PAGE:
Bears Season in Review: Kyle Fuller

Bears Season in Review: Kyle Fuller

The strength of the Bears defense is often considered in the front-seven, with players like Khalil Mack, Akiem Hicks, Eddie Goldman and Roquan Smith leading the way. But the secondary shouldn't be overlooked, and cornerback Kyle Fuller is a big reason why.

Fuller, 27, has been one of the Bears' biggest first-round hits in recent years after being selected 14th overall in the 2014 NFL Draft. He's started 78 of the 80 games he's played, including all 16 last season.

Fuller finished 2019 with a career-high 82 tackles and added three interceptions to his growing resume of picks, which now sits at 18. He began the year ranked No. 95 on the NFL Top 100 and was added to the 2019 Pro Bowl as a replacement for Rams cornerback Jalen Ramsey.

Fuller is rarely mentioned when the NFL's top cornerbacks are discussed, but he's proven over the last two seasons that he truly is one of the league's best. He led the NFL in interceptions in 2018 (7) and continued his consistent play in 2019 despite the Bears falling short of expectations. That failure certainly wasn't his fault. Fuller ranked near the top of Bears defenders last season in run defense and tackling grades from Pro Football Focus, two traits that are hard to find in today's cornerbacks.

The Bears are expected to undergo changes in the secondary this offseason, with veteran cornerback Prince Amukamara a likely salary-cap casualty. As a result, more pressure will be on Fuller to continue his top-tier play as a coverage corner in 2020. He's up to the task.

Chicago is fortunate to have a player of Fuller's caliber at one of the most important positions in football. He'll continue to be a cornerstone piece of a potentially championship-caliber defense.

Here's what the 2020 NFL draft TV broadcast could look like

Here's what the 2020 NFL draft TV broadcast could look like

The 2020 NFL draft will take place as scheduled on April 23-25 despite the nationwide social distancing campaign enacted to combat the outbreak of COVID-19. 

The NFL canceled the three-day party in Las Vegas and the league won't hold any public events to celebrate the players or the teams, but the show will go on in a much different way.

NBC Sports' Peter King outlined how this year's draft will likely be broadcast, which will be a familiar sight for anyone who's working from home or paying attention to how television has adapted to these challenging times:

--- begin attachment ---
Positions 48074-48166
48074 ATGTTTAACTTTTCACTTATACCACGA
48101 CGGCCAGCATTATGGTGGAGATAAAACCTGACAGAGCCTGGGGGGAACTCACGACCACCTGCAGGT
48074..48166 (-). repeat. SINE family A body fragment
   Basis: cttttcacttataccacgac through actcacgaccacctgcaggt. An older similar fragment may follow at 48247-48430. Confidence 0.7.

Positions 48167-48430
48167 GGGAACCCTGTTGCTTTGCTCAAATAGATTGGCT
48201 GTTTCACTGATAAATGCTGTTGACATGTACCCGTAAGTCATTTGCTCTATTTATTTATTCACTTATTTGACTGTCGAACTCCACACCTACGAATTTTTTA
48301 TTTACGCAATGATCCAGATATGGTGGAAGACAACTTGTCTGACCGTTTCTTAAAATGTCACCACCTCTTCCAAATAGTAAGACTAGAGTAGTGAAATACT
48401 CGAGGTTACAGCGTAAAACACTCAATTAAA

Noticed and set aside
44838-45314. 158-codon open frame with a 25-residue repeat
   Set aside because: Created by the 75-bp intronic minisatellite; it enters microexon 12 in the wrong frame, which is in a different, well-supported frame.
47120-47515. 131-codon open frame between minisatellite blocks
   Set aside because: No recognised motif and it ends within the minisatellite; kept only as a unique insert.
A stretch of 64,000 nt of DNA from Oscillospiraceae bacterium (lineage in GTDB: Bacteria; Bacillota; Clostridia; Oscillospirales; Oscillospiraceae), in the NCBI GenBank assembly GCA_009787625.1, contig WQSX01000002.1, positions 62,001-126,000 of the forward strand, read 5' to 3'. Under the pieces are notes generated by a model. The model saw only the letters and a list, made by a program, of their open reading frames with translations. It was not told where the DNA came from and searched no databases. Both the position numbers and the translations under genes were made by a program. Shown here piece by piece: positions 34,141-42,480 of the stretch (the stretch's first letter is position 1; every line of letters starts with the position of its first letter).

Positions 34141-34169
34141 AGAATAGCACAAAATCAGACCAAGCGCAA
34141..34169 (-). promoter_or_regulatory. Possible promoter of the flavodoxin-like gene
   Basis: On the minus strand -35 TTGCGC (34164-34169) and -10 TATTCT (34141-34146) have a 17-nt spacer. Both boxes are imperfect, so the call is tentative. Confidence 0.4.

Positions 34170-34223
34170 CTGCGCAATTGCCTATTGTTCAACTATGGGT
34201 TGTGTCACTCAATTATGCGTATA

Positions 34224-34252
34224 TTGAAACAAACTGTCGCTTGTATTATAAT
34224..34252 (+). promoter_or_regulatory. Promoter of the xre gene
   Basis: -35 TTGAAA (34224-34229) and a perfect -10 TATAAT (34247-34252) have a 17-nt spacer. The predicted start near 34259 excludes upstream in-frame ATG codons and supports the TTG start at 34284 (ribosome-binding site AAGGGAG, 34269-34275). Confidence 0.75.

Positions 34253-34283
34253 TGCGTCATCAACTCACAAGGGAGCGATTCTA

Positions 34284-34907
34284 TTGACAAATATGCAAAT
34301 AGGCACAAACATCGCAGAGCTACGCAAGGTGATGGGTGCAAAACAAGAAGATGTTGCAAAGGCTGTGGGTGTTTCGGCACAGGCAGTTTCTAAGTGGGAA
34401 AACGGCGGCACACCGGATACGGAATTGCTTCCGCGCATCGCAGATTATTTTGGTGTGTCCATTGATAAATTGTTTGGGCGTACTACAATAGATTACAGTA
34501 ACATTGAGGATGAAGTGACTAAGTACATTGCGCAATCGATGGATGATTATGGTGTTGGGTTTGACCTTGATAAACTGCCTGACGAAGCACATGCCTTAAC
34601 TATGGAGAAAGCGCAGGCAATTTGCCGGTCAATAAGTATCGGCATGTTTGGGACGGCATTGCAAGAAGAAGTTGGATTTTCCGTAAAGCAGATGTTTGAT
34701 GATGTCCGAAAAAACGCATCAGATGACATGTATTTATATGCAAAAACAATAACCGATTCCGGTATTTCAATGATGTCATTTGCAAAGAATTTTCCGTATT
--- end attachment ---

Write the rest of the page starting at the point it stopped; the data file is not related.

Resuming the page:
If you’ve done Zoom video conferencing, or you’ve watched recent nightly newscasts, maybe you’ve seen eight or 10 people on the laptop screen or the TV all ready to be called on by a host. Imagine the same thing on draft night. The NFL will send out about 50 portable camera kits with microphones to top prospects and college coaches, with better-than-FaceTime quality, so NFL draft coverage will be able to bring in, say, LSU quarterback Joe Burrow from the family home outside Athens, Ohio, when/if he’s the first pick of the Bengals. Then Burrow will be able to do his media availability with the Cincinnati press, and whatever other one-on-ones he chooses to do.

It'll be a stark contrast to how the NFL draft is traditionally conducted. From the days of Radio City Music Hall in New York City to the traveling roadshow it's become in recent years, the league has done a remarkable job turning its biggest offseason event into arguably the biggest event in the sport aside from the Super Bowl.

Diehard fans of the draft will enjoy the broadcast regardless of whatever form it takes. Whether it's a red-carpet event or a zoom-style meeting, the teams will still pick their players and fans will celebrate (or loathe) the selections. The casual observer may not be as impressed, however. The emotions of draft day, especially when players realize their life-long dream by walking across the stage and bearhugging Goodell, will be lost. At least, there will be less of it.

Sure, watching prospects celebrate with their families in the comfort of their own home will be fun, but the cloud of what really matters -- the coronavirus and the devastation its causing across the globe -- will be unavoidable. The setting of this year's draft will be a constant reminder of it, too.

But the show must go on (apparently). And if the NFL has proven anything over the years, it's that the league knows how to take advantage of every opportunity it has to captivate an audience. 

Maybe, just maybe, the best thing the draft has to offer fans this year is a much-needed distraction from the stress and anxiety of the real world. Don't bet against the NFL accomplishing that goal. 

Bears hold pre-draft meeting with SIU safety Jeremy Chinn

Bears hold pre-draft meeting with SIU safety Jeremy Chinn

The Bears have a need at safety alongside Eddie Jackson, and while Deon Bush was re-signed to a one-year deal to presumably replace Ha Ha Clinton-Dix in the starting lineup, GM Ryan Pace may decide the 2020 NFL draft offers a better option.

One safety who fits the profile as a physical in-the-box defender is Southern Illinois' Jeremy Chinn. The 6-foot-3, 221-pounder wowed at the NFL Combine when he ran a 4.45 40-yard dash and lept 41 inches in the vertical jump, testing scores that confirmed the elite athleticism he displays on tape.

The Bears took notice and their interest in the small-school standout is real. Chicago held a pre-draft meeting with Chinn, albeit via Facetime, in an effort to learn more about the local prospect, a source told NBC Sports Chicago.

Chinn finished 2019 with 71 tackles, 2.5 for loss,  four interceptions and three pass breakups. He was a do-it-all defender who's been comp'd as a discount version of Clemson's Isaiah Simmons.

Unlike Simmons, there's a chance Chinn will be available when the Bears are on the clock at No. 43 overall. If he is, expect Pace, who has an affinity for small-school players, to pull the trigger.